When you’re deep in debt, you can find yourself feeling guilty, sad, or downright hopeless. Whether it’s a few hundred dollars or a few thousand, feeling like you’re not in control of your finances can weigh on you to the point of inaction. But spending your evenings face-down on the couch doesn’t help you get out of debt — it just seems to magnify the problem.
Reddit user ohmygoshhhhhhh recently asked about this issue in r/personalfinance. After being out of work for several months, the user was in $US4,100 ($5,843) in credit card debt, and creeping ever-closer to their $US4,500 ($6,413) credit limit. While they’re back at work and feeling more financially stable, “My once great credit has slipped to 643 and I’m wondering how other people cope mentally with that burden,” they said. “I just can’t get it off my mind, it’s all I think about.”
There were plenty of suggestions for battling that guilt, many of them from people who had paid off large debts themselves. If you’re someone who’s struggling to see the light at the end of the debt tunnel, consider these tactics for avoiding guilt and staying motivated.
Write out a plan
“Take a breath and make a plan for paying the card off, not just an estimation on when you’ll see that balance at zero,” said SixFootEwok.
“It helps for me to see it written down,” said lyghtcat. “It puts my mind at ease. I also will go back and look at it if my guilt/anxiety starts creeping back up.”
“When you start to get anxious, remind yourself that you have a plan, you are in control of the plan and your finances,” said Softmachine2019. “You’re out of the worst of it.”
Use your guilt as a motivator
“Every time you feel guilty about the debt, act on it! Cut your expenses even further, or find a side gig to bring in a little extra income,” said Varathein. “Don’t let the guilt paralyse you. Burn it as fuel to drive you on your way to freedom from debt.”
If you can think of your obstacles as opportunities, as we’ve mentioned before, you can start to see the flip side of your guilt. Yes, you feel bad about your debt. But you can take steps to alleviate that debt and move beyond it, however slowly your circumstances require.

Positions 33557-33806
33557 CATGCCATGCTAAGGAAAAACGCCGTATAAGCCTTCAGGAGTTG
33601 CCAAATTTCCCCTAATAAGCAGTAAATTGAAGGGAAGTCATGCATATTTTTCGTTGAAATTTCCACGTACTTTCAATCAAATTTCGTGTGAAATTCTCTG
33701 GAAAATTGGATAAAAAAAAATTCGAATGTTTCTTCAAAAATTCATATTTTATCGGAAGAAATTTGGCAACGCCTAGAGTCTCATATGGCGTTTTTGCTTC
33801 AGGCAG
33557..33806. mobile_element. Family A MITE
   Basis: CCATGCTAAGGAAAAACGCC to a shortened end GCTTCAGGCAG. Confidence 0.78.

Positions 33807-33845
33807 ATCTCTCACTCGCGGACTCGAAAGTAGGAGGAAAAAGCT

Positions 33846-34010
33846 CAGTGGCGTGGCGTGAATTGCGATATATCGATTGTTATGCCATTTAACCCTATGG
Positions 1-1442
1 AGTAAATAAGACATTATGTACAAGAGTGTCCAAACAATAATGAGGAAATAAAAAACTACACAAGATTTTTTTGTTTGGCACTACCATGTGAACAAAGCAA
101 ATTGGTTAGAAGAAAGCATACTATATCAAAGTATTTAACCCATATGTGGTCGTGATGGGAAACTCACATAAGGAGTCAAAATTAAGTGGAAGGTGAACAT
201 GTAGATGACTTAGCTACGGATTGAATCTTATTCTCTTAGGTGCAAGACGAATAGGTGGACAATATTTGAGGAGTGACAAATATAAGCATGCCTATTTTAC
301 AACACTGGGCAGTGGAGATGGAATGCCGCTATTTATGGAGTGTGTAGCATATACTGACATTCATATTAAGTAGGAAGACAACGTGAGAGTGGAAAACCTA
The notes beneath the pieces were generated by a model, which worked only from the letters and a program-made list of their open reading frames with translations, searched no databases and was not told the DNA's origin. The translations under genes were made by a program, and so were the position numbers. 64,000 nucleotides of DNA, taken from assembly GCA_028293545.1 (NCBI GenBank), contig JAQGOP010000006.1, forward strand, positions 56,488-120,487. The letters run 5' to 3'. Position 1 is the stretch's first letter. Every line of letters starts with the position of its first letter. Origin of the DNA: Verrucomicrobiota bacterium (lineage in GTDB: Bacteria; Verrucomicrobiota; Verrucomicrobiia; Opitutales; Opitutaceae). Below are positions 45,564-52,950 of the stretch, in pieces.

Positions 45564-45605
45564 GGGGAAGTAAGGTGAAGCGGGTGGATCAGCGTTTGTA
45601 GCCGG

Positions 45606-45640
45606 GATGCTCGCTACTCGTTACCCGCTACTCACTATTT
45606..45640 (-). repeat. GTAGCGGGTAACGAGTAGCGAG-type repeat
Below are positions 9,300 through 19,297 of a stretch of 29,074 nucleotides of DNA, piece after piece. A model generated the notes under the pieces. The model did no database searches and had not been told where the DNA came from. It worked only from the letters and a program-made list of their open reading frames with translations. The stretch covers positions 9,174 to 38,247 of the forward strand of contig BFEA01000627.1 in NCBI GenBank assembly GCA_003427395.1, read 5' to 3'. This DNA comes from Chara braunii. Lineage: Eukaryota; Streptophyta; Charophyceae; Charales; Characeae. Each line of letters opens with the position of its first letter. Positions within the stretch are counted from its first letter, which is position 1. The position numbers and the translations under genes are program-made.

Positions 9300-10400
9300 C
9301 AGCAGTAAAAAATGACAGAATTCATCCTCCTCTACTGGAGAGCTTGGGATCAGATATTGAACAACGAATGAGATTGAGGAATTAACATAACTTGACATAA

Don’t worry about your credit score too much
Remember that your credit score is just a number—it doesn’t determine your own personal worth. Your credit score “Is simply a measure of your relationship with debt,” reminded TheGuardian118.
“Your credit score will rebound,” said ArdenSix. “Assuming you don’t have late payments dragging it down but rather just high credit card utilisation, your credit will bounce back.”
While your credit score does depend in small part on the length of your history, it depends more on your actions today. If you’re paying on time and making a dent in your debt (which reduces your credit utilisation over time), your score will start to climb.
Mark your progress
“My wife and I have a poster hanging up in our dining room, said TheGuardian118. “Every month once we make a payment, we colour in the appropriate number of boxes. It’s helpful more than you realise to visualise the end of the road.”
Marking your progress can help you see how far you’ve come during what can be a long journey. “It took a couple years of just grinding at the debt,” said thelaineybelle, who had $US14,000 ($19,951) in credit card and utility debt several years ago. “It ended up being an emotionally productive time and it came to an end.”
Working overtime and skipping holidays may feel crappy, but every time you look at your progress, you’ll get a little jolt of satisfaction that you’re doing the best you can to right your financial ship.